CINCINNATI — The 11-year-girl who was struck by a Taser deployed by a Cincinnati police officer at a Kroger on Monday will not face charges.
The girl was arrested at a Kroger store in the Cincinnati neighborhood of Spring Grove Village. Officer Kevin Brown was investigating a group of girls suspected of stealing from the store when he deployed his stun gun and struck the girl in the back.
Police said Brown, 55, asked the girl to stop and she ignored him and kept walking away.
The girl had been charged with theft and obstructing official business.
Cincinnati Mayor John Cranley said Wednesday that he asked Hamilton County (Ohio) Prosecutor Joe Deters to drop the charges and Deters agreed.
“Tasing an 11-year old who posed no danger to the police is wrong," Cranley said in an emailed statement.
"I’m sorry for the harm to her and her family. This evening I called and asked Prosecutor Deters to drop charges against the girl. I’m happy to report that he did and I thank him for doing so.”
Deters said Wednesday the girl would not be charged criminally, adding that he supports an investigation into why a Taser was used.
"Generally with anyone under the age of 12, we want law enforcement to discuss charges with us," said Deters. "That was not done in this case."
The girl's mother, Donna Gowdy, said her daughter was with her 9-year-old sister and a friend at the store and admitted to taking snacks from the store, but that police should have handled the situation differently. The Cincinnati Enquirer, which like USA TODAY is a member of the USA TODAY Network, is not identifying the girl.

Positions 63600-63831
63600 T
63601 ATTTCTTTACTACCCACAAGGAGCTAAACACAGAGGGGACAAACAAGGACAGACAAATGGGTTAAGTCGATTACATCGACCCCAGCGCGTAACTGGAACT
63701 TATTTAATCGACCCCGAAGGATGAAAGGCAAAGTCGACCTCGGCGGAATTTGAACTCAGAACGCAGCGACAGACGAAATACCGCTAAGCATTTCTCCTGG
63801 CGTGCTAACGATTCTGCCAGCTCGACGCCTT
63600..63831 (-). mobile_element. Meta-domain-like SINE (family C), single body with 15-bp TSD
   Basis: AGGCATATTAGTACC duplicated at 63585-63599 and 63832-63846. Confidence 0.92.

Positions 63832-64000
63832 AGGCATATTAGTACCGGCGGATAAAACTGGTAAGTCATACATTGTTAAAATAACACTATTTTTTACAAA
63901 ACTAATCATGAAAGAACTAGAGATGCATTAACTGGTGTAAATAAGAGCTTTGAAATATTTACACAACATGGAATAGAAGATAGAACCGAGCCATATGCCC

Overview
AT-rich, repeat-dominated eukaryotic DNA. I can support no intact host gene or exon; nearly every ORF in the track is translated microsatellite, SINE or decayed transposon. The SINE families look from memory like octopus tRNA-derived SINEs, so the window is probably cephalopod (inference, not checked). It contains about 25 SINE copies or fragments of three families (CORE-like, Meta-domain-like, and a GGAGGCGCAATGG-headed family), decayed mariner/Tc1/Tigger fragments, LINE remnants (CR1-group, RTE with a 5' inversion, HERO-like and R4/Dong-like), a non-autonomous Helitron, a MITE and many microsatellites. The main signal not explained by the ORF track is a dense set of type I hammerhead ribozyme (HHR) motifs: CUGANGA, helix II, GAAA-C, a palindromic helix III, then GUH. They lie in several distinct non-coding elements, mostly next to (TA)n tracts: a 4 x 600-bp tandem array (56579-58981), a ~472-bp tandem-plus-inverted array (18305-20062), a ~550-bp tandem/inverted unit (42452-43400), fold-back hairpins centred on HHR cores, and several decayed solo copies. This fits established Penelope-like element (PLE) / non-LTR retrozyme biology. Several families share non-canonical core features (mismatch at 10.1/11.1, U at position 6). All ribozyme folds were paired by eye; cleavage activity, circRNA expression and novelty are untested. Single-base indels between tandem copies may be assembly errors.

"If you can't restrain these little kids, you need to find a different job," said Gowdy. "She should have never got tased."
Gowdy said Tuesday her daughter was still complaining of back pain and had trouble sleeping. She said police investigators went to her home Tuesday to speak with her about the incident.
"She should have never gotten tased," she said. "I don't understand why he did that."
Brown was placed on restricted duties pending an investigation into his actions.
Fraternal Order of Police President Dan Hils called the outcry over the incident a "knee-jerk reaction" in a Facebook post Wednesday night.
"Remember food deserts?" his post states.
"What if the officer grabbed this suspect, she resists, they fall to the ground and she is injured? What would happen then? I can answer that; Kroger gets sued, the City gets sued and eventually Kroger's in the city goes goodbye.
"Knee-jerk reactions like this hurt everyone involved. All uses of force by CPD (Cincinnati Police Department) are investigated. Allow this to be investigated," he said.
Contributing: Sharon Coolidge and Cameron Knight, The Cincinnati Enquirer. Follow The Cincinnati Enquirer on Twitter: @Enquirer